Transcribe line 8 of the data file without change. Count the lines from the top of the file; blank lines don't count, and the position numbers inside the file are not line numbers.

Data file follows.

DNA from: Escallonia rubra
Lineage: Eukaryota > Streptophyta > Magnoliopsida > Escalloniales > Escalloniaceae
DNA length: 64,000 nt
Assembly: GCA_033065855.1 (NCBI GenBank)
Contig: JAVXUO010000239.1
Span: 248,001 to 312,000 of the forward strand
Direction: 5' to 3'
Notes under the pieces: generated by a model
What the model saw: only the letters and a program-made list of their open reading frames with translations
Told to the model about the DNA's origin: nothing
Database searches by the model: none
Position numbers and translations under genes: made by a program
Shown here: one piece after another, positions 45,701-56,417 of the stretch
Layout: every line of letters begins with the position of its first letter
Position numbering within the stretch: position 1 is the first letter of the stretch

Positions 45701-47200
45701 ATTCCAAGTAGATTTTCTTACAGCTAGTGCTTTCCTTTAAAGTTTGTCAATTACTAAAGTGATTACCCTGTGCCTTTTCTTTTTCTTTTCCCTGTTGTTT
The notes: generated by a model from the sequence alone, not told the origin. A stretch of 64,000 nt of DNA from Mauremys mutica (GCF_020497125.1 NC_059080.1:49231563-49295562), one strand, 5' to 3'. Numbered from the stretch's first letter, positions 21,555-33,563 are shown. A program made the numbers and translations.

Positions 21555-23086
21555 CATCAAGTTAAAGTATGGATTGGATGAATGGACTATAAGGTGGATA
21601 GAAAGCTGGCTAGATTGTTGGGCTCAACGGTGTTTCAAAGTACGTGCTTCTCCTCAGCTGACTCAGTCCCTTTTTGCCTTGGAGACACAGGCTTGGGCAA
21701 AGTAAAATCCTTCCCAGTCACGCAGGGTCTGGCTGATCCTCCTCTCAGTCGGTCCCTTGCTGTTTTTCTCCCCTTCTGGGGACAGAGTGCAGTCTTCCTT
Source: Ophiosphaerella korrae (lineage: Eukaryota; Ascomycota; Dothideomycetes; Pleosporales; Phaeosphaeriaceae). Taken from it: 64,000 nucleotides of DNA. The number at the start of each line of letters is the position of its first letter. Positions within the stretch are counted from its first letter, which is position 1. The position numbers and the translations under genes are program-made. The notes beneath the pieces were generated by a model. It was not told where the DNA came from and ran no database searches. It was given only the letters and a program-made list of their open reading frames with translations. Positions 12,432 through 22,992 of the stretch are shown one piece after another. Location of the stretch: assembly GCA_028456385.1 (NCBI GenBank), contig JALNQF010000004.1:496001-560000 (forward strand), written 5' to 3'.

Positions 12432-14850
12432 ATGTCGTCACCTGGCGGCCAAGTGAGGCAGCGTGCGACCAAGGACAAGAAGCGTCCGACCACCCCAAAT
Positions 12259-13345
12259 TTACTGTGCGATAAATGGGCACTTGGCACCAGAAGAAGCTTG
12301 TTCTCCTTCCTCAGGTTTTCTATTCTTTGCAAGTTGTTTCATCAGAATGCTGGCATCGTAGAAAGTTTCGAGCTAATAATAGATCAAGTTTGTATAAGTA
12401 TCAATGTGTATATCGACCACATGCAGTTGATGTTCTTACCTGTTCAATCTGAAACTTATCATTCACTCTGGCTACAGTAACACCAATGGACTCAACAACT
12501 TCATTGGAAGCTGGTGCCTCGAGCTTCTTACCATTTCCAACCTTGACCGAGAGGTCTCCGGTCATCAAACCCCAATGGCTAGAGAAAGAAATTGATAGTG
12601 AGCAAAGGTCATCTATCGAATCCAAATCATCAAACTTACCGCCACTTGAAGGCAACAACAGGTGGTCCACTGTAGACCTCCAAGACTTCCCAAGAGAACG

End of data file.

Notes under the pieces: generated by a model